Now, these debayering calculations would be way more complex and more taxing on the processor (I think up to 16 times) if you decided to use all 80 million diodes as pixels instead of using only the 20mp resolution, but it's possible. Hence, shooting 20 mp at 30 frames seems reasonable, but 20 frames at 80 mp seems a little sketchy. I think 10 fps at 80pm would be quite the achievement with the processing power involved. Unless they throw 2 current X processors into the R1, who knows how much processing power that actually is... maybe enough for 20 fps at 80mp despite the heavy processing needed.
Why would Canon call a 90 million photodiode sensor a 45 million pixel sensor if that was how they were looking at it?
A 21mp quad sensor would have 84 million photodiodes but according to Canon themselves, in it's current format/definition, would still only be a 21mp sensor.
Like I have said across threads now it isn't me that is splitting hairs on the terminology but we are going to have a whole load more threads on this if that is what they are doing.
Personally I never fully appreciated the distinction Canon have made, but they have, so now we might be looking at an interesting time of backpedaling and re-education on the finer points and definitions of pixels vs photodiodes.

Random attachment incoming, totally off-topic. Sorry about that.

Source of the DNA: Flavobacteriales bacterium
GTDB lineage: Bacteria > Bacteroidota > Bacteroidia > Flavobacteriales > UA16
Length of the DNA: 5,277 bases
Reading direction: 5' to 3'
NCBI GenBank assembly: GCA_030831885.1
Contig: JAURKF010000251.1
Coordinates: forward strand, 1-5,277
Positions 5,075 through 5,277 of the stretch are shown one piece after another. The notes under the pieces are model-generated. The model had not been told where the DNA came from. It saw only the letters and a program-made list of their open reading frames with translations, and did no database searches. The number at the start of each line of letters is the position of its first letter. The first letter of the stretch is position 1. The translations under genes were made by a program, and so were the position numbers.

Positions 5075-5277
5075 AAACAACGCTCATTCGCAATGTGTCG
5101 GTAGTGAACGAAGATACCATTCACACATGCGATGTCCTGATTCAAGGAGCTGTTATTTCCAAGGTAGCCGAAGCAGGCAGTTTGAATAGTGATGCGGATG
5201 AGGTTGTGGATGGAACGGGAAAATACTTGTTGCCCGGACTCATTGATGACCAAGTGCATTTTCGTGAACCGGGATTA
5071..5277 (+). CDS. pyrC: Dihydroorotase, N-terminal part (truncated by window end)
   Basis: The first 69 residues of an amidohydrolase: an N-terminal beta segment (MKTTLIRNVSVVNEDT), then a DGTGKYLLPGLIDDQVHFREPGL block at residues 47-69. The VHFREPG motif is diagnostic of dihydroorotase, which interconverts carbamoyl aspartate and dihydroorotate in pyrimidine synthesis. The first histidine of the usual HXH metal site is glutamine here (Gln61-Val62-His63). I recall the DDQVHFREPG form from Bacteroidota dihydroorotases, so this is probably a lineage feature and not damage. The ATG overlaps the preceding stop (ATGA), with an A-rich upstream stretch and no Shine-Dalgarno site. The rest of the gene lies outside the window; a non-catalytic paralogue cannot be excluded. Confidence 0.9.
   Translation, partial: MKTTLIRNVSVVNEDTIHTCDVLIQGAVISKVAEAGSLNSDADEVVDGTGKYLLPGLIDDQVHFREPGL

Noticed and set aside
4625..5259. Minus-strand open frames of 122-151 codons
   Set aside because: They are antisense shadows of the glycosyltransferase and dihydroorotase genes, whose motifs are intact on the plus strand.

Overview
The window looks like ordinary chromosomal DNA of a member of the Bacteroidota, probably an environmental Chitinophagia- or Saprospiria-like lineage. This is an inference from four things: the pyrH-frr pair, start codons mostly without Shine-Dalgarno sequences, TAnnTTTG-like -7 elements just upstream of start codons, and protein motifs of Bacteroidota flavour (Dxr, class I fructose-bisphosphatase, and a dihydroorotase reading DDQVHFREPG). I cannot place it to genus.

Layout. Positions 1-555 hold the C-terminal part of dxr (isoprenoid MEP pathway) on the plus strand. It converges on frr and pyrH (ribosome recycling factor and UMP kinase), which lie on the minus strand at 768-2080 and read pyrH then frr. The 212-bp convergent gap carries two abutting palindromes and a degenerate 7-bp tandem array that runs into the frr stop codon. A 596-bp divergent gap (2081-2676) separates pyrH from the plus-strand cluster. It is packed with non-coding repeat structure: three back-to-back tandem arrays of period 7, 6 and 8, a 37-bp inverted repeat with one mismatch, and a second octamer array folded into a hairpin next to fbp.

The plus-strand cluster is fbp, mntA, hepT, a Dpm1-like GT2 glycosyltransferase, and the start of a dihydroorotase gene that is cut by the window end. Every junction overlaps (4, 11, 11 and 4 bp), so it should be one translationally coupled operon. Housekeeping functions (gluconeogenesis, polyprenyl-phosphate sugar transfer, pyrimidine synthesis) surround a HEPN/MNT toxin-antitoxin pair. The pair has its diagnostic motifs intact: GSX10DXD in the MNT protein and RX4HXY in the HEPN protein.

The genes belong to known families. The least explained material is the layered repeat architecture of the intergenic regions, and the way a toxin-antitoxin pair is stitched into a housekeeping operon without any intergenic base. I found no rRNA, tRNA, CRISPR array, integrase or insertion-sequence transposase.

I 100% agree with you, and I think this is what makes the most sense for Canon in this "new" 8k pro market. At the very least, whatever pro camera Canon releases will have to have a 20-ish megapixel mode for the pro photographers who simply don't need the resolution. I would definitely shoot most of my general assignment R5 images at 20 megapixels if there was an option for a raw, 20 megapixel output.
At the same time, if the R1 also was able to do 80 megapixels, that's a huge added value for portrait and landscape work when 80 megapixels is a bonus. Add to that, it would be totally possible to switch between a full sensor 20 megapixel low light mode and a 30 megapixel 1.6x crop mode, which also would help make the R1 into an absolutely excellent camera for wildlife/birding photographers, on top of news and sports photographers. It would truly be a no-compromise pro model across the board, and I think a ~$7500+ price tag would be survivable for the people who could replace multiple cameras with one.
Just had a talk with a "Canon Explorer". Don't expect the R1 to compete with the Sony A1, Nikon Z or even the Canon R5 from a resolution perspective.
Hi, I don't think that's the ONLY thing we're looking at, but not a blind eye. With the advancements in the market today from sony, nikon, fuji I don't think many will tollerate dumbed down resolution any longer. Not somone who would have to spend $50K+ to transition over.I wouldn't; the 1 series has historically been firmly wedded to lower-than-possible resolutions. If someone were to look ONLY at that (as the typical consumer has been invited to do), they'd wonder what the heck Canon is thinking calling it a flagship camera and charging that much for it.
Hi, I don't think that's the ONLY thing we're looking at, but not a blind eye. With the advancements in the market today from sony, nikon, fuji I don't think many will tollerate dumbed down resolution any longer. Not somone who would have to spend $50K+ to transition over.